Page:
Trial of former Kosovo rebel commander starts in Hague court
A court set up in The Hague to prosecute crimes from Kosovo s 1998-99 war for independence from Serbia opened its first trial Wednesday, with a former rebel commander facing charges including murder and torture.
Salih Mustafa was arrested a year ago in Kosovo and sent to the Netherlands to stand trial at the European Union-backed Kosovo Specialist Chambers, a branch of the country's legal system set up specifically to deal with allegations of war crimes committed as ethnic Albanian rebels united in the Kosovo Liberation Army fought a bloody conflict to break away from Serbia in 1998-99.
Mustafa is charged with the war crimes of arbitrary detention, cruel treatment, the torture of at least six people and the murder of one person at a detention compound in Zllash, Kosovo, in April 1999. The victims were accused by KLA fighters of collaborating with Serbs or not supporting the KLA, according to his indictment.
His trial opened with the Presiding Judge Mappie Veldt-Foglia giving a history of the legal proceedings before the charges against Mustafa were read out. Mustafa pleaded not guilty at an earlier hearing.
He wore a red T-shirt in court and listened to a simultaneous translation of proceedings through headphones that he held over his left ear.
The trial is starting with prosecutors making an opening statement of up to three hours.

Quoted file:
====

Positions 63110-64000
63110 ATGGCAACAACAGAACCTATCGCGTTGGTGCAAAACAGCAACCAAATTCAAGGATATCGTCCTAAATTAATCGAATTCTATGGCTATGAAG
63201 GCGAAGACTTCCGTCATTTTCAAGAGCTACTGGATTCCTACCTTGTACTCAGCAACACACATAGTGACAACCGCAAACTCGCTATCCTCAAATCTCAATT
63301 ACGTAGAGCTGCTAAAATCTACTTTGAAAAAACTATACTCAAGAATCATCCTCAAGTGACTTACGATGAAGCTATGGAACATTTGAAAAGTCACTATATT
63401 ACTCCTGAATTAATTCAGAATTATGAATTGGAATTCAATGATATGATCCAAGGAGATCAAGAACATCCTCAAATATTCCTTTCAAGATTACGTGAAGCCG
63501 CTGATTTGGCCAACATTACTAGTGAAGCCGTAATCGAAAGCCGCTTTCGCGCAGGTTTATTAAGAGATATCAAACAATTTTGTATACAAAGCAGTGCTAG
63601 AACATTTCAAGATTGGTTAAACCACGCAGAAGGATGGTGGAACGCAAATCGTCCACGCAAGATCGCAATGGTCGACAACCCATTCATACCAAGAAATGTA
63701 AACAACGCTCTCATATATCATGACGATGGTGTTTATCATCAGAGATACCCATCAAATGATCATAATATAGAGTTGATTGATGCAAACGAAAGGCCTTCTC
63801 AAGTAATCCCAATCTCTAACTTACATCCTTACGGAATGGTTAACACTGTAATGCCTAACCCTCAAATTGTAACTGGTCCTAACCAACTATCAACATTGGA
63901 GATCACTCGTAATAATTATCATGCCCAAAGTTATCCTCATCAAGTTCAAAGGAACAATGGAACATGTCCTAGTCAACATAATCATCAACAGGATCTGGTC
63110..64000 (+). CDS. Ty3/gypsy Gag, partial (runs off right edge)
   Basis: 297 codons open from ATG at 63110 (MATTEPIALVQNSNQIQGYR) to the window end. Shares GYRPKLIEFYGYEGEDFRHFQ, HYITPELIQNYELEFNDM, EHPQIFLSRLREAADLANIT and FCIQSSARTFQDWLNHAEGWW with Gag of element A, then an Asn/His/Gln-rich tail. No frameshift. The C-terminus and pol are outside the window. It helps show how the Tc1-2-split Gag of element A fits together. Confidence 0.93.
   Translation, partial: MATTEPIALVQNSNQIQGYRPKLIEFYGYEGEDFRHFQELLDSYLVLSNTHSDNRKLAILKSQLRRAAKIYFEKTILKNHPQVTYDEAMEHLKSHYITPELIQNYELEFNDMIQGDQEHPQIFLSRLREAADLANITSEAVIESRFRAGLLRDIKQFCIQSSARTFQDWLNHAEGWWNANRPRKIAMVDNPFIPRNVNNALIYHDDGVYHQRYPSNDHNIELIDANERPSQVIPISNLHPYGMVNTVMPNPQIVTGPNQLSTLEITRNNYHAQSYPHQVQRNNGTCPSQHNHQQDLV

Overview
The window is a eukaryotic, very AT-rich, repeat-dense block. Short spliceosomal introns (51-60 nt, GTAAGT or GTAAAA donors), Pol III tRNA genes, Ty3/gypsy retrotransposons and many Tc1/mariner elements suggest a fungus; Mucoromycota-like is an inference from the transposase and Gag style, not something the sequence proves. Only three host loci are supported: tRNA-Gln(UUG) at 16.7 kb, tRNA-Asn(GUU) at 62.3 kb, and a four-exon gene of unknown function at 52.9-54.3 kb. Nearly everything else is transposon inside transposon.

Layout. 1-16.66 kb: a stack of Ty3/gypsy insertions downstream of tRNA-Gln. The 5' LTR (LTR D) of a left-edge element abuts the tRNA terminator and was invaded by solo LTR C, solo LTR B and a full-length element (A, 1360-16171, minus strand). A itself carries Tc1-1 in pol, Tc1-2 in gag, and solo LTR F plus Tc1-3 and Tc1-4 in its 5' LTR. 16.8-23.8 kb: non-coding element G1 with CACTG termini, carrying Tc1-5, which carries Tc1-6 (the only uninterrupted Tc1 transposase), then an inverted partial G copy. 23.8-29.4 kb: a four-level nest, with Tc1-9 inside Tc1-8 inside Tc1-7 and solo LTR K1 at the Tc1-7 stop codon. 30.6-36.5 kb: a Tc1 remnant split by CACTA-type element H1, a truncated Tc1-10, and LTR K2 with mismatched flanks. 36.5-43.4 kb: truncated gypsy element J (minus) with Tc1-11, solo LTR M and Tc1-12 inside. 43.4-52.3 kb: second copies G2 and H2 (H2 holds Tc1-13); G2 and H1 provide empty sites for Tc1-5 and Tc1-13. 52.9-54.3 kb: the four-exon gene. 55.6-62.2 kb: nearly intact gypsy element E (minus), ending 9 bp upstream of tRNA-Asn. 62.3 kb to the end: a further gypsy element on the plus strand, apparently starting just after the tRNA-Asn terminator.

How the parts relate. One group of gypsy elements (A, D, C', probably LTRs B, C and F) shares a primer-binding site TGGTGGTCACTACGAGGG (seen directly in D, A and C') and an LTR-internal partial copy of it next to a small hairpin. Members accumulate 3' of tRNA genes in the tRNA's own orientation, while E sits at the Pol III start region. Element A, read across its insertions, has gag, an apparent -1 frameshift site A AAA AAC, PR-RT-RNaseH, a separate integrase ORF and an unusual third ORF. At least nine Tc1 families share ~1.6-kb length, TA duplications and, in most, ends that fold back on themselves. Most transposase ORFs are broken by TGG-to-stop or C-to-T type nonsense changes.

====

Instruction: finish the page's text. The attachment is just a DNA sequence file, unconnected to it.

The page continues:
The trial is the first to start at the Hague-based court that was established six years ago following a 2011 report by the Council of Europe a human rights body, that included allegations that KLA fighters trafficked human organs taken from prisoners and killed Serbs and fellow ethnic Albanians they considered collaborators.
Among other former rebel commanders in custody awaiting trial are former Kosovo President Hashim Thaci who resigned from office last year to defend himself against war crimes charges in The Hague.
The court is mandated to investigate and prosecute allegations of war crimes and crimes against humanity in Kosovo, or linked to the Kosovo conflict, from 1998-2000.
Most of the people who died in the Kosovo war were ethnic Albanians. A 78-day NATO air campaign against Serbian troops ended the fighting.
Several Serbs have been prosecuted at a former U.N. war crimes tribunal for their roles in atrocities in the Kosovo war.
Mustafa is charged with personal involvement in arbitrary detention, cruel treatment and torture and with command responsibility for the murder. He also is charged with involvement in all four crimes as a member of a “joint criminal enterprise.”